Homemade Bread | Pain au Levain

This is a traditional recipe for homemade bread that involves creating a yeast-based started that ages overnight. This develops the gluten within the dough and creates a deep and rich flavor that rushed bread recipes just don't have. The overnight rest is worth it, I promise!

Course Appetizer
Cuisine French
Keyword bread
Servings 12 people
Calories 265 kcal



  • 1/2 cup water
  • 1 tablespoon yeast
  • 2/3 cup bread flour

Bread Dough

  • 3 1/3 cups water
  • 5 3/4 cups plus 2 tablespoons bread flour plus more as needed
  • 2/3 cup whole-wheat flour
  • 1 1/2 tablespoons fine sea salt


  • 2 8-inch bannetons
  • baking stone



  1. The night before baking, begin making the levain. Mix the water and yeast together in a small bowl. Add the flour and stir to make a thick batter. Cover with plastic wrap and refrigerate for 8 to 12 hours.

Bread Dough

  1. The next day, combine the water and the levain in the bowl of a stand mixer fitted with a paddle attachment at low speed until combined. Add the flours, a little at a time, until a sticky dough forms. Turn off the mixer but do not remove the paddle from the dough. Cover the bowl and allow the mixture to rest for 20 minutes.
  2. At low speed, add the salt until incorporated. Turn off the mixer and remove the paddle. Cover the bowl and allow to rest for 20 minutes.
  3. As the flour absorbs more of the water, over time it will begin to look firmer. With wet hands, pull up one corner of the dough (still in the bowl), stretching it about 10 inches tall and fold it over the top of the dough. Repeat, once quarter of the bowl at a time. Cover the bowl and allow to rest 20 minutes.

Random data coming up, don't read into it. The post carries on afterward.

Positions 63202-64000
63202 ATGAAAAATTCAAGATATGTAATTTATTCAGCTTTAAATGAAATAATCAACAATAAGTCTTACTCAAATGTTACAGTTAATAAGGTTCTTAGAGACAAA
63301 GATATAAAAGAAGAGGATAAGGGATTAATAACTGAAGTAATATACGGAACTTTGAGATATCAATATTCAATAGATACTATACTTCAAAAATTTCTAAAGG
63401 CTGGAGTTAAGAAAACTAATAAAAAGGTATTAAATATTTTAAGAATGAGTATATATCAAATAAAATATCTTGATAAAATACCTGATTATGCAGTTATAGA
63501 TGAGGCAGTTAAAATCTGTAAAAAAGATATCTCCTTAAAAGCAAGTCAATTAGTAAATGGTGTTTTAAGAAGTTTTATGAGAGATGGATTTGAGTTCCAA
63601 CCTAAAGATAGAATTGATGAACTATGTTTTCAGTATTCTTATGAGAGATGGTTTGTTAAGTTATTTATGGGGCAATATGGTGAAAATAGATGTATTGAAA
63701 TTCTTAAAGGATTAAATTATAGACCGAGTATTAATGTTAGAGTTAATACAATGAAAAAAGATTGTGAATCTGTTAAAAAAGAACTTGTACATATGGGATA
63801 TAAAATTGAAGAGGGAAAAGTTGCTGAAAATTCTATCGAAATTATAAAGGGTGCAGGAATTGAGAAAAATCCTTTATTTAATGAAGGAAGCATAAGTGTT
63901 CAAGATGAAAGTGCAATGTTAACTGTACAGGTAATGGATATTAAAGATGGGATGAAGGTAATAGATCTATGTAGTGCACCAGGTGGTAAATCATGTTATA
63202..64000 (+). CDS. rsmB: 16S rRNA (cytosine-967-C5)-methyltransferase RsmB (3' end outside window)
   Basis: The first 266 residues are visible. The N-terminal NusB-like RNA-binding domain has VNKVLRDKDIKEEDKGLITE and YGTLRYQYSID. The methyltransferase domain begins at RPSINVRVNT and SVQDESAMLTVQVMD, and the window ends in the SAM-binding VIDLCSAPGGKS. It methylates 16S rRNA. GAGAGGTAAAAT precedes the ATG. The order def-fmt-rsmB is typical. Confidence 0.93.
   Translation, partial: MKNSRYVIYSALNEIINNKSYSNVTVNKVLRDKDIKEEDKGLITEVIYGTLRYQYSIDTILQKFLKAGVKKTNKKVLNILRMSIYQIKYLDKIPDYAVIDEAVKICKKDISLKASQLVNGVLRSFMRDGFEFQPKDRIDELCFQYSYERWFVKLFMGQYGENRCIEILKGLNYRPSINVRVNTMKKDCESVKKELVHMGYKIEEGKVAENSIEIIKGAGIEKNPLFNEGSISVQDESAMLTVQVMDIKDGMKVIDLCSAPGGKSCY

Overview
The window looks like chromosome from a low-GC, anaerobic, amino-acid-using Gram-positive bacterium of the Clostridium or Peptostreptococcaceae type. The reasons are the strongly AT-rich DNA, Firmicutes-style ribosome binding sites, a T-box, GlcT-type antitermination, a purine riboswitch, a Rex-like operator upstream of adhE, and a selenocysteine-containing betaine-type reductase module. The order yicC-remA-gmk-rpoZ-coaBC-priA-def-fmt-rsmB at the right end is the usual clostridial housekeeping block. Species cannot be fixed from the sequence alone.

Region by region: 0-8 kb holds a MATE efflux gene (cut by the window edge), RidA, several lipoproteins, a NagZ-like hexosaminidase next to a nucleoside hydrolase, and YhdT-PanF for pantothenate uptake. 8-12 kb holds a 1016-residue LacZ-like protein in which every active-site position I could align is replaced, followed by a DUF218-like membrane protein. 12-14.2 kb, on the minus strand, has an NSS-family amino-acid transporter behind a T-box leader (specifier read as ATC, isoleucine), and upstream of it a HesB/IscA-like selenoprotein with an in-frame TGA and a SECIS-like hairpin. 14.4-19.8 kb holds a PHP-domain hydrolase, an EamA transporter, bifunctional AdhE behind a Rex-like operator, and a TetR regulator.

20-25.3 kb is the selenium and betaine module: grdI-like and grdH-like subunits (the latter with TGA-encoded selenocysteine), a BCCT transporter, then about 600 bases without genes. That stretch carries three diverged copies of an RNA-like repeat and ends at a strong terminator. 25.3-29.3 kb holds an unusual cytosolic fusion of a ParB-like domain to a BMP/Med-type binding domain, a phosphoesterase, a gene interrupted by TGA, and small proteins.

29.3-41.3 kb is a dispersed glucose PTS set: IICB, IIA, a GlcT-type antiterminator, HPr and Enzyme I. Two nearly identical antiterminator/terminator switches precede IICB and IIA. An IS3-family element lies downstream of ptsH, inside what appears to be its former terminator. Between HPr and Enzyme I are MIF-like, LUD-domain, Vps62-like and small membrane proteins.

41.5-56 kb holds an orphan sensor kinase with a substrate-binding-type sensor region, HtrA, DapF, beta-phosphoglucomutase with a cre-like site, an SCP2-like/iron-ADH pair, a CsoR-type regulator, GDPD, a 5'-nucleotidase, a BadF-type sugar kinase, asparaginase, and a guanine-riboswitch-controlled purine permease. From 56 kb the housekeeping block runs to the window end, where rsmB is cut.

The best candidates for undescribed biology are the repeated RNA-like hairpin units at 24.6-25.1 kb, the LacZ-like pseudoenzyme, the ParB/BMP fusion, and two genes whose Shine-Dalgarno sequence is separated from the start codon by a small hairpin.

4. Repeat the folding process and 20 minute resting period two more times.
  5. Empty the dough from the bowl onto a well-floured work surface using a dough scraper. The dough will be tacky and ire, do not punch the dough down. Cut the dough in half and place one of the halves in front of you. Cupping your hands a bit, tuck down the sides around the dough, tucking them underneath the now round dough. Repeat with the other half of dough.
  6. Generously flour 2 (8-inch) bannetons, or line 2 (8-inch) colanders with linen and flour them. Turn each dough ball upside down and place it in the banneton. Cover loosely and allow to rest until the dough has risen but has not quite doubled, about 2 hours.
  7. Place your baker's stone in the oven on the lower 3rd rack. Fill a large casserole pan 3/4 with water and place it on the bottom rack of the oven. Preheat the oven to 500 degrees Fahrenheit.
  8. If you have a baker's peel, you can dust it with semolina flour and gently turn one loaf out onto the peel, then transfer the loaf from the peel to the baking stone. Or you can turn the loaf out directly from the banneton to the baking stone, but this has to be done quickly so as not to let all the heat out of the oven. Bake for 20 minutes, then lower the oven temperature to 450 degrees Fahrenheit and bake for another 20 minutes.

  9. Remove the loaf and allow it to cool on a wire rack. Repeat this process with the other loaf. The bread can be wrapped in aluminum foil and stored at room temperature for up to 1 day, or in the refrigerator for up to 5 days.

Nutrition Facts
Homemade Bread | Pain au Levain
Amount Per Serving
Calories 265 Calories from Fat 9
% Daily Value*
Fat 1g2%
Sodium 877mg38%
Potassium 94mg3%
Carbohydrates 53g18%
Fiber 2g8%
Protein 9g18%
Calcium 14mg1%
Iron 0.8mg4%
* Percent Daily Values are based on a 2000 calorie diet.